In this last section, Levine focuses on what parents can do to help themselves in order to help their children, and again, she uses anecdotes from her work, research, and her own life, family and circumstance as a basis for her writing. She devotes the last chapter of this part of her book to mothers.
Here are some notable quotes from the entire section:
- Affluent communities emphasize competition and extrinsic markers of success such as high grades, trophies, and admission to prestigious schools.
- Mothers become overly dependent on their children for emotional support and comfort.
- Excessive pressure, isolation from adults, inappropriate intrusion, controlling behavior, lax discipline—have all found their home in affluent communities.
- If we hope to have our children who are capable of being accountable for their behavior, then we must model accountability.
- Maladaptive perfectionism is driven by an intense need to avoid failure and appear flawless.
- Affluent communities suffer from both lack of cohesion and a lack of values that stress the needs of the community.
- This book stresses the value of authenticity in leading an independent, productive, loving life.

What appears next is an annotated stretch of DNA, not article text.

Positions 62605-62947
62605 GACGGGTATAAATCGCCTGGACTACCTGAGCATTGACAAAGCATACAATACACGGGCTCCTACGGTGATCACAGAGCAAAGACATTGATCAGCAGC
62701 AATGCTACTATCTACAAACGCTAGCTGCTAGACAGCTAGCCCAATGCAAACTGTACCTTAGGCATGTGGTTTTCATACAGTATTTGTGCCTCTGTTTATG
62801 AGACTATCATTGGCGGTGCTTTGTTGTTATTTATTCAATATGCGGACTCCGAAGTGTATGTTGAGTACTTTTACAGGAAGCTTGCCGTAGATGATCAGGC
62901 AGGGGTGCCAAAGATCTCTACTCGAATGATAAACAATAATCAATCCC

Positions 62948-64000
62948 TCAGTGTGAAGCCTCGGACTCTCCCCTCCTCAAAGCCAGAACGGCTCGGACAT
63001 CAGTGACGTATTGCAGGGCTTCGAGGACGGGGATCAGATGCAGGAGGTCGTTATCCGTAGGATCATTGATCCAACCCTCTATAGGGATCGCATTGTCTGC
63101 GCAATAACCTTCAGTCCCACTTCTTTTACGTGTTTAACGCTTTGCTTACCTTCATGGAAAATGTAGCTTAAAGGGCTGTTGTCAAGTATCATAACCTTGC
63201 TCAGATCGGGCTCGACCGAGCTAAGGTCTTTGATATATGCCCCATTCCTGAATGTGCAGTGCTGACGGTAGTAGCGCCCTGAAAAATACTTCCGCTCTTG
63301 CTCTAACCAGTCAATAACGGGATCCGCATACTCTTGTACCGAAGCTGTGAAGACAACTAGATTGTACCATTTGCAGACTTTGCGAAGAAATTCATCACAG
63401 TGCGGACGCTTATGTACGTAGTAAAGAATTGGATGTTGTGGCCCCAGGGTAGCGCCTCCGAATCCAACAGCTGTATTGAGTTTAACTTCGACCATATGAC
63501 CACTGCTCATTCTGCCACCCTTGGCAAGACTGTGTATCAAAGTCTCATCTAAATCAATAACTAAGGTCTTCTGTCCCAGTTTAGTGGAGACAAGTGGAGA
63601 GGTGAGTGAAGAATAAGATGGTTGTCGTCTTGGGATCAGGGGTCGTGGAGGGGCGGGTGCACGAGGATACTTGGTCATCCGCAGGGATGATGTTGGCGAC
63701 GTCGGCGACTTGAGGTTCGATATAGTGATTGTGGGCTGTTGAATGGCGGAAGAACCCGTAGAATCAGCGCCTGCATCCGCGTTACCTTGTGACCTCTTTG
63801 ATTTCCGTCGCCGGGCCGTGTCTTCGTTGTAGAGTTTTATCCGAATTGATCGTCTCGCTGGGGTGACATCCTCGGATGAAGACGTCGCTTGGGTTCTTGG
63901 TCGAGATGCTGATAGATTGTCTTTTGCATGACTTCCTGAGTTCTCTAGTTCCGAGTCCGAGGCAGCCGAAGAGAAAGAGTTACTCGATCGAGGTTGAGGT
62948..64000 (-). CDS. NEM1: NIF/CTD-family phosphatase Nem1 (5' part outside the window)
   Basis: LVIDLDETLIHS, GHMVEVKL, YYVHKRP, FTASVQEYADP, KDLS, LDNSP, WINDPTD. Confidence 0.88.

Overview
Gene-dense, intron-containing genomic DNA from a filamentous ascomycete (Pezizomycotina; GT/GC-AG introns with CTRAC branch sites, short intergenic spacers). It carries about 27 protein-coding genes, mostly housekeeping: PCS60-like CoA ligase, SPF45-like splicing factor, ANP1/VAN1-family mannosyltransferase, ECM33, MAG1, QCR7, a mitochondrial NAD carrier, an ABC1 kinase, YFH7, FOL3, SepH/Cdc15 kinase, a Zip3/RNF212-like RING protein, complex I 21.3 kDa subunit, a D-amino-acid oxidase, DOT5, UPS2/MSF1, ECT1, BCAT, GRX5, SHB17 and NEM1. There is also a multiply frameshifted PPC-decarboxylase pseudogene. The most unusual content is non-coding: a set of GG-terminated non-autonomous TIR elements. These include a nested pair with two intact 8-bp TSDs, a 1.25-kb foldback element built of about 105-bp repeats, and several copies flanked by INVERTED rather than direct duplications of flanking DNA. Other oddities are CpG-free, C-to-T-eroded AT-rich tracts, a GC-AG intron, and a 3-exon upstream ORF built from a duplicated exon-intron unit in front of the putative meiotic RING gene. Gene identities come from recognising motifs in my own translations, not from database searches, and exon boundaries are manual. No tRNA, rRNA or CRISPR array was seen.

- Most children at most times in their lives, feel closer to their mothers than to their fathers. So it should come as no surprise that research confirms that a child’s best shot at healthy emotional development depends on his own mother’s emotional health.
- As we are able to feel generally loved, valued, and connected, so will our children. Children thrive best when their mothers take care of themselves as well as their children.
- We never fool our children, regardless of how convinced we are that “the children don’t know a thing.”
- Reaching out means we give, but it also means we get.
The green highlights throughout the four posts represent comments made in the book that are akin to the Montessori philosophy and the red highlights are not akin to the Montessori philosophy.